Hopefully everyone remembers George Orwell’s dystopic ‘1984’. Authored in 1948, the book presupposed that technical developments would occur by 1984, as a result of which a dictator could be directly present and control everyone’s life. The author was hardly mistaken: if not by the end of the twentieth century, but by the beginning of the twenty-first century, mass surveillance of citizens has become a real danger. Now a European Citizens' Initiative has now been launched to prevent this.
On the 7th of January the European Commission made a decision to register the European Citizens' Initiative titled 'Civil society initiative for a ban on biometric mass surveillance practices’. It is now up to the organisers of the initiative: they have six months to start collecting signatures to support their action. Within one year they must collect from at least seven EU Member States a total of at least one million valid signatures. After the collection and verification of signatures, within six months the European Commission must respond to the initiative in a meaningful way. Whether it gives way, or rejects it, the decision must be justified.
The European Citizens' Initiative was introduced into European internal politics by the Treaty of Lisbon, and has been in practical existence since 2012. It’s aim is to establish a direct link between citizens and the community’s political sphere, to remedy one area of the democratic deficit, thus contributing to the creation of a so-called citizen-centric Europe. In May 2012 the first European citizens’ initiative was launched, which was able to become successful. The purpose of this initiative was to exempt water and sewage networks from internal market rules and liberalization, thus classifying them as public goods. The European Commission responded positively to the initiative in March 2014, and began the legislative work via which this initiative could achieve its aim at the European level.
Despite a seemingly successful start however, the European Citizens' Initiative has so far failed to revolutionize European decision-making practices. Since 2012 a total of seventy-six European Citizens' Initiatives have been launched, of which only four have gotten as far as to be addressed by the European Commission. Among these two of them - in the aforementioned case of the water-related initiative and another seeking to ban glyphosate - were approached supportively, whilst the other two - which called for a ban on the experimental usage of human embryos and another seeking to ban experimenting on animals - were rejected.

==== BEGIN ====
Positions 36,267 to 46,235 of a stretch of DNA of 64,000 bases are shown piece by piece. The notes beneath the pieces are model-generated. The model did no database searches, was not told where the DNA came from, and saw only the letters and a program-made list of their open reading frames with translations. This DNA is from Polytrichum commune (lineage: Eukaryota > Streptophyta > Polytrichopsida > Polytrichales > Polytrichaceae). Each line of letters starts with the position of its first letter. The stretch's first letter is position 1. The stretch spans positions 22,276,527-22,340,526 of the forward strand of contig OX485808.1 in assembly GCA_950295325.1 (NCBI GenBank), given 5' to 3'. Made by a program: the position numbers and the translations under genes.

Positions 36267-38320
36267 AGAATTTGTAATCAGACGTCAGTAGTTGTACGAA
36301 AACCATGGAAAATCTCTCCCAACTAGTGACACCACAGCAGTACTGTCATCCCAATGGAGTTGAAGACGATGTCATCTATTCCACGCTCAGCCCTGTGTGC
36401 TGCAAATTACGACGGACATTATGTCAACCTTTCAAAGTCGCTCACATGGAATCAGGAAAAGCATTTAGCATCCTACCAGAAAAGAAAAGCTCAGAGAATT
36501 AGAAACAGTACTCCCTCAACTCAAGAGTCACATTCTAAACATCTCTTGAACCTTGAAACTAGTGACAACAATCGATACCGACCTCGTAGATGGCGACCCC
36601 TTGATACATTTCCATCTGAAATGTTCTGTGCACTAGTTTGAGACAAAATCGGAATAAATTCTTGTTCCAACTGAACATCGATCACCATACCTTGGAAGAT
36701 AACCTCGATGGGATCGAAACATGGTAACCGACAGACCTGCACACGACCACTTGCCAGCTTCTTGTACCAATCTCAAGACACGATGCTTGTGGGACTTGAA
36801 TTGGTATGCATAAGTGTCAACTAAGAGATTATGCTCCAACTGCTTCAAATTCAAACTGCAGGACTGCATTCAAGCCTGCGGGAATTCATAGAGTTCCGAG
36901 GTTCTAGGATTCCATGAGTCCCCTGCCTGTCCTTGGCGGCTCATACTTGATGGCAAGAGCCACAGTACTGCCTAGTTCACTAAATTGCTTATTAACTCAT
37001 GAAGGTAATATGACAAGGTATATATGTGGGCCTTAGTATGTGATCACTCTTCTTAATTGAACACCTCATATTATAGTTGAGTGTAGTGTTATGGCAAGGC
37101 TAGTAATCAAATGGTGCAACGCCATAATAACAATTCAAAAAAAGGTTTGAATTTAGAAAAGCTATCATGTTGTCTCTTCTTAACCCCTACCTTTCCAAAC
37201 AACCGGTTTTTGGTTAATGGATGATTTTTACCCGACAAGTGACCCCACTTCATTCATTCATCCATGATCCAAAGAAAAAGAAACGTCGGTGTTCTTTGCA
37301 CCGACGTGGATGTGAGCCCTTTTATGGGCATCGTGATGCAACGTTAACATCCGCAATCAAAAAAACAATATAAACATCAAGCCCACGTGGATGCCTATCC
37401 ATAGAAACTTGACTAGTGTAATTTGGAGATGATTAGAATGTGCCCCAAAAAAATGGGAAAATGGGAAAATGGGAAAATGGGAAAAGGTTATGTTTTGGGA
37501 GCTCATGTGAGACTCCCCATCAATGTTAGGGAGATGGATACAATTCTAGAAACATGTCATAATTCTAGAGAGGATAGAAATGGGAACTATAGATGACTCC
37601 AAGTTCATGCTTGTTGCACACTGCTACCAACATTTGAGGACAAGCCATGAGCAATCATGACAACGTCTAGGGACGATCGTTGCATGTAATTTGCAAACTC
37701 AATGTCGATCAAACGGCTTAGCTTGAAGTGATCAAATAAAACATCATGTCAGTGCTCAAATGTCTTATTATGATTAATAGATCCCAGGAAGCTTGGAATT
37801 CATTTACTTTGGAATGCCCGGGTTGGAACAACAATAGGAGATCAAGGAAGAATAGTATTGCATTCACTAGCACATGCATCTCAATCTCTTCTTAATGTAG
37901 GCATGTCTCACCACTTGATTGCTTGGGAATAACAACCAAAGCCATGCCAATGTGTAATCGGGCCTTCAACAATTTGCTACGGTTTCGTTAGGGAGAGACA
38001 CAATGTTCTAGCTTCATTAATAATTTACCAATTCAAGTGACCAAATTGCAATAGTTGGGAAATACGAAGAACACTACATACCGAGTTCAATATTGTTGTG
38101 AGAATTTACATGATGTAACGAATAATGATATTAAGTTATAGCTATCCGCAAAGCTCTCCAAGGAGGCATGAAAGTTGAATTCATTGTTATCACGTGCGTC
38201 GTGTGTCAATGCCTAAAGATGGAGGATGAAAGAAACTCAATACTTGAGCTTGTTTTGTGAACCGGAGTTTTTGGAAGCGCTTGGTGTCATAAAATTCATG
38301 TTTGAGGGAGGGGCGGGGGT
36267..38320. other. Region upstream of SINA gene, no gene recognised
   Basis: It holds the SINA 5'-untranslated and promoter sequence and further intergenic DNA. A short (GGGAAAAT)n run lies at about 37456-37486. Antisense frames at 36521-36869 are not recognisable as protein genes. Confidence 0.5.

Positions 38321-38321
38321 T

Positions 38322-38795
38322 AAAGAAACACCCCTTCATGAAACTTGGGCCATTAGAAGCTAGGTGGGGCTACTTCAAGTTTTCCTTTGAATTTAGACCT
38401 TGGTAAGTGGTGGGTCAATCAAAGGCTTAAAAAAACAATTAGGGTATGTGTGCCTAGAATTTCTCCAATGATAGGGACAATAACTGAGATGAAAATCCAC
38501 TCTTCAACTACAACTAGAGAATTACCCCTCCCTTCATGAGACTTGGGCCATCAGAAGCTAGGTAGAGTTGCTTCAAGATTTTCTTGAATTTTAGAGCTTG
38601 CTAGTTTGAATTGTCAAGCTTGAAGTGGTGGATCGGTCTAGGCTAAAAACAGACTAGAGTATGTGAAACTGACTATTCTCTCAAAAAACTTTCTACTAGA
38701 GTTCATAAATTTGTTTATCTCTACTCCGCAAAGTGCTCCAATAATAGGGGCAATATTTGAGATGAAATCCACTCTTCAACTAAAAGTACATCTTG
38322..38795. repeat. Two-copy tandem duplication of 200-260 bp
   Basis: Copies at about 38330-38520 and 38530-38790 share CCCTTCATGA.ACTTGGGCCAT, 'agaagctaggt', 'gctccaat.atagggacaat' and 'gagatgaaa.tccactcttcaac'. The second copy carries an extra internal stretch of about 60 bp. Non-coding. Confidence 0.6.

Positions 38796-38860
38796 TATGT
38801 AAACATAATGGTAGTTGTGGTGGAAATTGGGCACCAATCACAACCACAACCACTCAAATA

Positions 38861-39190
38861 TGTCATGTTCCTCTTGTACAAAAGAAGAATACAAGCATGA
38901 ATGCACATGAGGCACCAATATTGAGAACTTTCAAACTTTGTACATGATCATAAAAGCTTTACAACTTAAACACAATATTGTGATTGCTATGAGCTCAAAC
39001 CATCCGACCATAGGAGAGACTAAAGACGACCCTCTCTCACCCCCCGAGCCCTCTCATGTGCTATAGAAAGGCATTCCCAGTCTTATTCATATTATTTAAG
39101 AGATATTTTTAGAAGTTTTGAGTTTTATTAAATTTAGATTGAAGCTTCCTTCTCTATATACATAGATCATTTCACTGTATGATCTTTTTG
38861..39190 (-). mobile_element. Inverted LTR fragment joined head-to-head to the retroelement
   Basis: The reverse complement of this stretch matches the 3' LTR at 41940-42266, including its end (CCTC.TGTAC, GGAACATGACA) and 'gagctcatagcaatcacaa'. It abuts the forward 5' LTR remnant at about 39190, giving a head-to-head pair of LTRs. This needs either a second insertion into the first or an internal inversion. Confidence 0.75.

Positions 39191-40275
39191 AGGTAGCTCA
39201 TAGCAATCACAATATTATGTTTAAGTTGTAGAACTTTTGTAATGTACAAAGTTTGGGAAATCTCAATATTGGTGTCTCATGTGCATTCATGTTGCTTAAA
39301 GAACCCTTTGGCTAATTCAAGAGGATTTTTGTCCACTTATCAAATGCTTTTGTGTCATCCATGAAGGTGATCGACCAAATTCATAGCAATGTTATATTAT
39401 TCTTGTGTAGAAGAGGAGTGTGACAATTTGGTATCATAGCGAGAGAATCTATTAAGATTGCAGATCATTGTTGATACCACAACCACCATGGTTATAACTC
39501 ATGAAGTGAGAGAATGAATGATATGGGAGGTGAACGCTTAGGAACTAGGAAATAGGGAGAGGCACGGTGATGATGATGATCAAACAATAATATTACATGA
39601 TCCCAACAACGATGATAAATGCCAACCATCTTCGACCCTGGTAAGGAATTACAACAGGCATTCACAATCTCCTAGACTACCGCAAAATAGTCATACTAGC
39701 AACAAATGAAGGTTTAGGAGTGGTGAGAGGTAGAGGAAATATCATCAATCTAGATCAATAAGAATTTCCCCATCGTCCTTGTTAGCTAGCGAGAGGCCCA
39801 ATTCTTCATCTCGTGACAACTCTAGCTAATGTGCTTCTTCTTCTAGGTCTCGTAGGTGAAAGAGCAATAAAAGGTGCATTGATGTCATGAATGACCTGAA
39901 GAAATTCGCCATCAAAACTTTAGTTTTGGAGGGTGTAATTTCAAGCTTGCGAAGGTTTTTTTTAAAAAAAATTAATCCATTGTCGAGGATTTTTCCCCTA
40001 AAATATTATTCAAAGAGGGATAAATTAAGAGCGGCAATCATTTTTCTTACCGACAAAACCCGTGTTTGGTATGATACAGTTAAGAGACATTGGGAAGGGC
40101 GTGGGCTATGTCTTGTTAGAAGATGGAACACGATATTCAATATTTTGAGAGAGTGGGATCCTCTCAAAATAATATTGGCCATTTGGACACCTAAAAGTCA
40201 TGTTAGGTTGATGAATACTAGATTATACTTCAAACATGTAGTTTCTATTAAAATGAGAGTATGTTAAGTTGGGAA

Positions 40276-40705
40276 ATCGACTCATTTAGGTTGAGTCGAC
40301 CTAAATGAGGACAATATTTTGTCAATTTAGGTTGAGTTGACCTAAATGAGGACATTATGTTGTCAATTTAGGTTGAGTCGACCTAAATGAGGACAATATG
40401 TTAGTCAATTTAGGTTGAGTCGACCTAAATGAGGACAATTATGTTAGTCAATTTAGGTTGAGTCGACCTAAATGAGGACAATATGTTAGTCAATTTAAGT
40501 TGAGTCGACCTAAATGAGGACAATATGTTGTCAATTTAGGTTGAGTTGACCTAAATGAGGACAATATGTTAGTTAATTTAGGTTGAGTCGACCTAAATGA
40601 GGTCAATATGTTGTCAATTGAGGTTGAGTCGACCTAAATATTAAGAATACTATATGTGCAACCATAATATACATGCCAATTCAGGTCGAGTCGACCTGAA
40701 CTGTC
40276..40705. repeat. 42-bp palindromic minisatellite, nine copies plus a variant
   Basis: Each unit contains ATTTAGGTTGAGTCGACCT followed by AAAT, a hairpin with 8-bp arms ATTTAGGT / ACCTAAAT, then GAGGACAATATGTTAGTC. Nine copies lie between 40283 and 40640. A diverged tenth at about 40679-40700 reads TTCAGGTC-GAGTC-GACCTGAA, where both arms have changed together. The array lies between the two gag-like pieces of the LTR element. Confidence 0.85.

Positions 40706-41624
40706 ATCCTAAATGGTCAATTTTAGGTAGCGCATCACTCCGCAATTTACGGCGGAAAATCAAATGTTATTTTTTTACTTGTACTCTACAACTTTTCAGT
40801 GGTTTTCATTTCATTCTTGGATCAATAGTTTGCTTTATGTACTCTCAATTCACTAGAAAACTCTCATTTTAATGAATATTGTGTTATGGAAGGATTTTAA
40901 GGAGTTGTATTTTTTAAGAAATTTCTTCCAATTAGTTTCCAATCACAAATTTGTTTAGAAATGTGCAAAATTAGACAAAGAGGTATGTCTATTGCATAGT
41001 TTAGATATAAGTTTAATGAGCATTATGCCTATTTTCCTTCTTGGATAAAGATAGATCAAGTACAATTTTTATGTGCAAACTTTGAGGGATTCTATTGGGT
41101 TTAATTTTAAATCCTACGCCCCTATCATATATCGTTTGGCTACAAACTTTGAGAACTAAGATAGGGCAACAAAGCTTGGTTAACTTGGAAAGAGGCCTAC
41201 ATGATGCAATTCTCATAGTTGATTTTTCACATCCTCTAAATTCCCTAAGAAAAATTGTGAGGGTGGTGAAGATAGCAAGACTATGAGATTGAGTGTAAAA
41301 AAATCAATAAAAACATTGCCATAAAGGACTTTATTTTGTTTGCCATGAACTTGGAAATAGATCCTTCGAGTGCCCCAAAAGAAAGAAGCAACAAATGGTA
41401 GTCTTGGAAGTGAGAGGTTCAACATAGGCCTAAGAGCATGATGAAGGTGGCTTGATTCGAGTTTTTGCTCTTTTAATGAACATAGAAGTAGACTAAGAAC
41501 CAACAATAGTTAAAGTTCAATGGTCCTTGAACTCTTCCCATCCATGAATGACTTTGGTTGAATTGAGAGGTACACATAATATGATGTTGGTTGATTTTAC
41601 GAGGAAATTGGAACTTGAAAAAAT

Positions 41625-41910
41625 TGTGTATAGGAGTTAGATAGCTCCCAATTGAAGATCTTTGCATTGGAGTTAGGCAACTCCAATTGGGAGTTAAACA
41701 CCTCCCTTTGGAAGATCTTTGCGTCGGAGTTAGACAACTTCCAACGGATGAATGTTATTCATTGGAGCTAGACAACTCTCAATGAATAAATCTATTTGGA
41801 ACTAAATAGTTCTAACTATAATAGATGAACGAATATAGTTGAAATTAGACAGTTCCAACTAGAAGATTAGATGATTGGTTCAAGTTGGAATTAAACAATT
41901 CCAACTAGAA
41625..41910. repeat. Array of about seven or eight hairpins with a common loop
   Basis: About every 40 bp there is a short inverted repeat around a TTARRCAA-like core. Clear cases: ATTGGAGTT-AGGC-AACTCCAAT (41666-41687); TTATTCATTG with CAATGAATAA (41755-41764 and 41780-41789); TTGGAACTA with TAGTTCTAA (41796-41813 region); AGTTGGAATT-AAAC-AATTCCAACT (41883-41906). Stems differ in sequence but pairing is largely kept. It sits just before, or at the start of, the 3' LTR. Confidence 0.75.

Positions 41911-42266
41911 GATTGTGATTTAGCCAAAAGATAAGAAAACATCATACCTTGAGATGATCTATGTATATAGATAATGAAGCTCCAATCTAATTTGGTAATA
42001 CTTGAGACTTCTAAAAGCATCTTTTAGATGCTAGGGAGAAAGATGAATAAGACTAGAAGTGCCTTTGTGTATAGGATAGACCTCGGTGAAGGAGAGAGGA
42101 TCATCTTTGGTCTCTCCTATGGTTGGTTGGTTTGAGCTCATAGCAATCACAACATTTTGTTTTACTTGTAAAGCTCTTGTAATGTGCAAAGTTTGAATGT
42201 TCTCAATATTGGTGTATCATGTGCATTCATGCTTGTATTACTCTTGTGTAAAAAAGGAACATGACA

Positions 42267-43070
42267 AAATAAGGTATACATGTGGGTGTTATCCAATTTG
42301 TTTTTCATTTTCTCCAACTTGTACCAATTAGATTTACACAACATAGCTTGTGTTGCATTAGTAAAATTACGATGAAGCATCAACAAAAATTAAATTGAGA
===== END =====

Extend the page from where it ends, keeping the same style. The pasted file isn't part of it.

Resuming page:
Among those that are still ongoing - meaning that they are either in the signature collection phase or have reached the phase during which the Commission shall respond to them - two European Citizens’ Initiatives are of particular interest to Hungarians. On the one hand, aiming to protect the European Union’s national and linguistic minorities, the Minority SafePack Initiative with its 1,123,422 signatories is awaiting the European Commission to publish its communication, whilst on the other hand the European Citizens’ Initiative titled “Cohesion policy for the equality of the regions and sustainability of the regional cultures” - about which we have written here - is still in the signature collection phase.
The initiative that has been registered recently aims to ban mass surveillance and data recording based on biometrics. In their view, biometric-based mass surveillance systems - such as public cameras - treat all citizens as potential criminals, and data recording and facial recognition systems cause serious human rights violations. That is why European decision-makers are being called upon to create a legal framework to ban them.
Currently it is still unpredictable, whether the organizers will be able to collect the necessary number of signatures within the available deadline. Although the European Commission has extended the deadlines in response to the difficulties caused by the coronavirus pandemic, it will still be quite difficult to mobilize European citizens under current circumstances.
15.01.2021. Tibor Navracsics, dr.
Photo: PC World